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Historian shares gripping tale from Texas’ early days

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    Harry Krenek shares some Texas history on Texas Independence Day.
  • Article Image Alt Text
    The audience listens closely to the suspenseful stories. Photo by Julianne Hodges

As Texas historian Harry Krenek shared the story of a tragic battle in the early days of the Texas republic, the audience listened attentively, captivated by the tale, with the occasional groans at the painful descriptions of battle or chuckles at Krenek’s humorous observations.

During the Elgin Historical Society’s Texas Independence Day program on March 2, Krenek shared the story of the Dawson Massacre, during which a group of 53 men, mostly from nearby Fayette County, faced Mexican soldiers in September 1842.

Texas had won its independence in 1836, but Mexico sent an army to the new republic twice after that. During the second invasion in September of 1842, an army of 1,300 soldiers from Mexico seized San Antonio. Since Texas didn’t have an army, volunteers began heading towards San Antonio to fight the Mexican army.

The group from Fayette County began heading towards San Antonio but were caught by the Mexican cavalry in an open prairie. The militia took cover in a mesquite thicket, and the Mexican soldiers began shooting at them with a cannon. All but a few were killed or taken prisoner.

Krenek shared stories about a handful of the people involved in the fight. One of these people was Samuel Maverick, a lawyer and rancher from San Antonio and the origin of the word “maverick.” He was in San Antonio when the Mexican army arrived, took the city’s officials captive and imprisoned them in Mexico.

Another famous figure, who was connected with Maverick but fought in the battle, was Griffin, a slave of the Maverick family. When the San Antonio court was taken captive, Griffin told Maverick’s wife what happened, and she asked him to go back to San Antonio and help Maverick. Griffin then joined with the militia company from Fayette; when they were attacked by the Mexican cavalry, Griffin refused to surrender until he was killed and even kept fighting with a mesquite limb after his weapon was taken.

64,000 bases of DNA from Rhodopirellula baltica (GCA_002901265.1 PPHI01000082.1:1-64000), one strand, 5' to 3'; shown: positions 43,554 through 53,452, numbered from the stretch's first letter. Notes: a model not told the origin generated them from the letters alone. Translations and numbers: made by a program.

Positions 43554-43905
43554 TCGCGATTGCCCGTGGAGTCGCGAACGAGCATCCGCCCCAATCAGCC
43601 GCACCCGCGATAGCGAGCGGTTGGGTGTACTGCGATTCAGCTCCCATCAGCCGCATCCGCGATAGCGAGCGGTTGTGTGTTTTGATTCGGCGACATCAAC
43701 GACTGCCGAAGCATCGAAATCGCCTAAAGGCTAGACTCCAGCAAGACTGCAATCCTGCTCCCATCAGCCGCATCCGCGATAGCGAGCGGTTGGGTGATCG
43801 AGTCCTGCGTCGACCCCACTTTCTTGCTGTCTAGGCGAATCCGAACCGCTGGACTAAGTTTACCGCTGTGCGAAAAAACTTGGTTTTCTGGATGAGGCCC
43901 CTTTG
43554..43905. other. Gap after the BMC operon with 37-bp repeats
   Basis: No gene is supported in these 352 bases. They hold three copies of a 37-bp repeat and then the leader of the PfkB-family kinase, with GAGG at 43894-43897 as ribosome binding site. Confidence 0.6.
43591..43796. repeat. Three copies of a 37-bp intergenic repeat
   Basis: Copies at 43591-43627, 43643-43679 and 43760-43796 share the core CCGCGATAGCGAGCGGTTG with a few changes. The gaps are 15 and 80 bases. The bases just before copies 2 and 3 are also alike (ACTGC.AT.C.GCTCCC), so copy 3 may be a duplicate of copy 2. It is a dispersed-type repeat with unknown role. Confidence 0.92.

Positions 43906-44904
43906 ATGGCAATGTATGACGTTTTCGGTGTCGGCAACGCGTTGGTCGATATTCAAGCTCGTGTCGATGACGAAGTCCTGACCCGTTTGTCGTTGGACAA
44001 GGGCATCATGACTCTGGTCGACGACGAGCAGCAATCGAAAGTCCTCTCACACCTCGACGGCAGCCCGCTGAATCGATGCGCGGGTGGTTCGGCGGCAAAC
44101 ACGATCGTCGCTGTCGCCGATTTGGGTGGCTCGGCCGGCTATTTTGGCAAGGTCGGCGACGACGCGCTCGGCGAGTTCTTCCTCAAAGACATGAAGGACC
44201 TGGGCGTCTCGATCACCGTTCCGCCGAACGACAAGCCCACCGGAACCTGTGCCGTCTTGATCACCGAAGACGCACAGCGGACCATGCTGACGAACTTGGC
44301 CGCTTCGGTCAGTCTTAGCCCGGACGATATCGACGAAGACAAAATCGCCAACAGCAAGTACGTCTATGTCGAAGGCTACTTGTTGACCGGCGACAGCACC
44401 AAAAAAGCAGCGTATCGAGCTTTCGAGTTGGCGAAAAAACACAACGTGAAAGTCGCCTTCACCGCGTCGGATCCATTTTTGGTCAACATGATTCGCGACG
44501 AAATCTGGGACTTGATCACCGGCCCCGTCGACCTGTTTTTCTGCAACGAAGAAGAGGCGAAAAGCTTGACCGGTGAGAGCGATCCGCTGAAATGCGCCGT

According to Krenek, the best-known family involved in the battle was the Woods family.

During the battle, one of the Woods men, Norman, was wounded. His brother, Henry Gonzalvo, tried to get him to leave, but Norman was too hurt to leave.

After Gonzalvo left Norman behind and ran from the mesquite thicket, he was pursued by a Mexican cavalryman who tried to kill him with a lance. Gonzalvo Woods grabbed the soldier’s lance, pulled him from the horse, killed the soldier with his own lance and escaped on the soldier’s horse. That lance is now in the museum at the Alamo.

“What happened to these men during the battle is an example of, even though you win your independence, you sometimes have to constantly defend your independence,” Krenek said.